Of course, once one family member, or once one local had departed their home territory they naturally sent letters back home to tell the latest news, which could even be about job vacancies.
Aberdeen: Findlay-Shirras,McCarthy: MidLothian: Mason,Telford,Darling,Cruikshanks,Bennett,Sime, Bell: Lanarks:Crum, Brown, MacKenzie,Cameron, Glen, Millar; Ross: Urray:Mackenzie:  Moray: Findlay; Marshall/Marischell: Perthshire: Brown Ferguson: Wales: McCarthy, Thomas: England: Almond, Askin, Dodson, Well(es). Harrison, Maw, McCarthy, Munford, Pye, Shearing, Smith, Smythe, Speight, Strike, Wallis/Wallace, Ward, Wells;Germany: Flamme,Ehlers, Bielstein, Germer, Mohlm, Reupke

Offline Annie65115

  • RootsChat Marquessate
  • *******
  • Posts: 4,738
  • HOLYLAND regd with guild of one name studies
    • View Profile
Re: Hearing about jobs in distant places
« Reply #15 on: Thursday 23 June 22 17:47 BST (UK) »
I once heard an article on radio 4 about Victorian gardeners moving around the country. Apparently this was very much a Done Thing - the idea being that you worked in different microclimates, with different soils, on different types of gardening projects, and thus enhanced your CV.

I took particular notice as my ancestor moved from working as a gardener at Powis Castle to working as a priate gardener in Liverpool!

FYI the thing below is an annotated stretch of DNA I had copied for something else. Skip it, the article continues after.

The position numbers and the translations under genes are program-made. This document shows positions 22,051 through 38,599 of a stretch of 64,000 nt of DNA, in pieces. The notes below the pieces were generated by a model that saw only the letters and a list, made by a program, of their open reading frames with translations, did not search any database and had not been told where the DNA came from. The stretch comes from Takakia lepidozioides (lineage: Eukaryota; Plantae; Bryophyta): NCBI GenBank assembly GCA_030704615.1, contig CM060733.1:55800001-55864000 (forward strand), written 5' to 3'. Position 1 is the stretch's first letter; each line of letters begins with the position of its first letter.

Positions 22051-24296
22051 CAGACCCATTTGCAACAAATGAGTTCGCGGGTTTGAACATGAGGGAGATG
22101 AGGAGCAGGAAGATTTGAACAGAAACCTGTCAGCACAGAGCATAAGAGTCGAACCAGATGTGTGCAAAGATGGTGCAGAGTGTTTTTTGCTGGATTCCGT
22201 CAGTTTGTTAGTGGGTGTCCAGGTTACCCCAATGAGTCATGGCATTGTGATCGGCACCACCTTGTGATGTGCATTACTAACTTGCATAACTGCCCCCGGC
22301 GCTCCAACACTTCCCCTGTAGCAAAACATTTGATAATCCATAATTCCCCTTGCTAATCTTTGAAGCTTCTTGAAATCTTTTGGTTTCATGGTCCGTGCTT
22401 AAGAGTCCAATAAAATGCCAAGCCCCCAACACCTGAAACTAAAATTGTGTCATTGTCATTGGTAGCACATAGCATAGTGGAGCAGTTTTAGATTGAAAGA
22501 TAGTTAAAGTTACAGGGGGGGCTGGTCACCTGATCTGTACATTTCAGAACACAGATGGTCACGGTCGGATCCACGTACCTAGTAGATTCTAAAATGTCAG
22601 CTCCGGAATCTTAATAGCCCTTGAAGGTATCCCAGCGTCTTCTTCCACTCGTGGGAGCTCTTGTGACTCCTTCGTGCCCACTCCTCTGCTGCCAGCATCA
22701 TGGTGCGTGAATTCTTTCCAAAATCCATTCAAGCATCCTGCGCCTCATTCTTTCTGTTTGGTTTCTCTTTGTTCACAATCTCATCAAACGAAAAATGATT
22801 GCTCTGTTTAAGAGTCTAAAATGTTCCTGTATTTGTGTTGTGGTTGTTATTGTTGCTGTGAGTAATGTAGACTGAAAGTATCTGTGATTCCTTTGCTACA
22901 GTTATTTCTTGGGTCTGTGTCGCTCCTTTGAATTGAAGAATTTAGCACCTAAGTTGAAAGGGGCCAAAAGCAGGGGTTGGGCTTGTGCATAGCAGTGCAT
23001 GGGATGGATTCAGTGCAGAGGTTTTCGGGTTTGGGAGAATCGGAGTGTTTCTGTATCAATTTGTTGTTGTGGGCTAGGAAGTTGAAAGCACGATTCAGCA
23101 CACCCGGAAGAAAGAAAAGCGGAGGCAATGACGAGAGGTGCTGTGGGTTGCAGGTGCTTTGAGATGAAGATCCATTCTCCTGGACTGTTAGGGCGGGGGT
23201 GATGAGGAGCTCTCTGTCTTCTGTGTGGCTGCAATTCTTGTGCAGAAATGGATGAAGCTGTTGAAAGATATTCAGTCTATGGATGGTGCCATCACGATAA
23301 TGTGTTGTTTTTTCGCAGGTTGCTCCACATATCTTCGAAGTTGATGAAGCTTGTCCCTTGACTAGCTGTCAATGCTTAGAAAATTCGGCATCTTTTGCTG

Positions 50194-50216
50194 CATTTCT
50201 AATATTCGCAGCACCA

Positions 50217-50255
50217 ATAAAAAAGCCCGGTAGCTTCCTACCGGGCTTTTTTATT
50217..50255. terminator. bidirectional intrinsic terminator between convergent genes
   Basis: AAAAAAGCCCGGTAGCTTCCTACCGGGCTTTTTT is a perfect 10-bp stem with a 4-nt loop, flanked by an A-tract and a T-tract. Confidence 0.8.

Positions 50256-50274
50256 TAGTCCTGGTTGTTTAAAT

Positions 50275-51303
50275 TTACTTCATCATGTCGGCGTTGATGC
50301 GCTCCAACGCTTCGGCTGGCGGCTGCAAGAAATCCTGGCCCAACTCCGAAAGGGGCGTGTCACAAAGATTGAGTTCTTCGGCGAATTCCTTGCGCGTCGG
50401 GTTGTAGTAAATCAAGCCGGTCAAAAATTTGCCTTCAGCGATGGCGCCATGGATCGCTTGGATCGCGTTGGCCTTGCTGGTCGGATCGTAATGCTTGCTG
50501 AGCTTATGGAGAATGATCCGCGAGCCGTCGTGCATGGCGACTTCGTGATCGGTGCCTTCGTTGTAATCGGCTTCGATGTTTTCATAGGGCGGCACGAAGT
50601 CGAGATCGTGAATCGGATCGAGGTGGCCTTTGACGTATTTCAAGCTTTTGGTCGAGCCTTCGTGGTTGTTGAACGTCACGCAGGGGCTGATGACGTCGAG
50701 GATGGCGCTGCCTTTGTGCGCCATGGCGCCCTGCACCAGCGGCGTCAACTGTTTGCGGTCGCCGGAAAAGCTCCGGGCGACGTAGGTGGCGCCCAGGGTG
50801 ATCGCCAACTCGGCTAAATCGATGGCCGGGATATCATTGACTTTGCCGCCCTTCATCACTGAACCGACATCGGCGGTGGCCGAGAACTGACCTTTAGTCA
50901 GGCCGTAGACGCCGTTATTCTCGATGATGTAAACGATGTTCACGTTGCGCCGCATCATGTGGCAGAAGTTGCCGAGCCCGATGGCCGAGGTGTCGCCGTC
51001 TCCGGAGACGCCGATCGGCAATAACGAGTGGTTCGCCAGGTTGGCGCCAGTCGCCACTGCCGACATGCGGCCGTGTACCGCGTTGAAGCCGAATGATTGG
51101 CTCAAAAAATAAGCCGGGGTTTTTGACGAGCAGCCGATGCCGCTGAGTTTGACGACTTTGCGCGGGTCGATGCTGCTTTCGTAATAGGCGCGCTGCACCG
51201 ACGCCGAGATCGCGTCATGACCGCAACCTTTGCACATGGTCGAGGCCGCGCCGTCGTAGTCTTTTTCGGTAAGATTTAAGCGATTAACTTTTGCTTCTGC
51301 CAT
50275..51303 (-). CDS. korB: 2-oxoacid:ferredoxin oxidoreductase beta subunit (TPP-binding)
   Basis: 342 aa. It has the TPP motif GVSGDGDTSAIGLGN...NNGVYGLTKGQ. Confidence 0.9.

Bradbury (Sedgeley, Bilston, Warrington)
Cooper (Sedgeley, Bilston)
Kilner/Kilmer (Leic, Notts)
Greenfield (Liverpool)
Holyland (Anywhere and everywhere, also Holiland Holliland Hollyland)
Pryce/Price (Welshpool, Liverpool)
Rawson (Leicester)
Upton (Desford, Leics)
Partrick (Vera and George, Leicester)
Marshall (Westmorland, Cheshire/Leicester)

Offline coombs

  • RootsChat Marquessate
  • *******
  • Posts: 6,587
  • Research the dead....forget the living.
    • View Profile
Re: Hearing about jobs in distant places
« Reply #16 on: Thursday 23 June 22 18:05 BST (UK) »
As London was expanding, there were a number of market gardens near the brick fields which were probably being earmarked for development. I have seen several on 1860s maps of the Hackney and Stoke Newington area.

I also have a family of gardeners on Chiswick, Strand On The Green in the late 1600s and early 1700s.
Researching:

LONDON, Coombs, Roberts, Auber, Helsdon, Fradine, Morin, Goodacre
DORSET Coombs, Munday
NORFOLK Helsdon, Riches, Harbord, Budery
KENT Roberts, Goodacre
SUSSEX Walder, Boniface, Dinnage, Standen, Lee, Botten, Wickham, Jupp
SUFFOLK Titshall, Frost, Fairweather, Mayhew, Archer, Eade, Scarfe
DURHAM Stewart, Musgrave, Wilson, Forster
SCOTLAND Stewart in Selkirk
USA Musgrave, Saix
ESSEX Cornwell, Stock, Quilter, Lawrence, Whale, Clift
OXON Edgington, Smith, Inkpen, Snell, Batten, Brain

Offline Maiden Stone

  • RootsChat Marquessate
  • *******
  • Posts: 6,706
  • Census information Crown Copyright, from www.nationalarchives.gov.uk
    • View Profile
Re: Hearing about jobs in distant places
« Reply #17 on: Thursday 23 June 22 19:28 BST (UK) »
It's 1866. There's someone working as a gardener in Chipping Warden. He's 24 years old, not been married long, and has a 1 year old son. They decide to pack their bags and travel to Stapenhill (just east of Burton upon Trent, over the river).


Which county is Chipping Warden in (or which county in 1866)? Which newspapers were read there at the time? Which towns are nearby & did they have newspapers? Adverts used to be on front page.
Cowban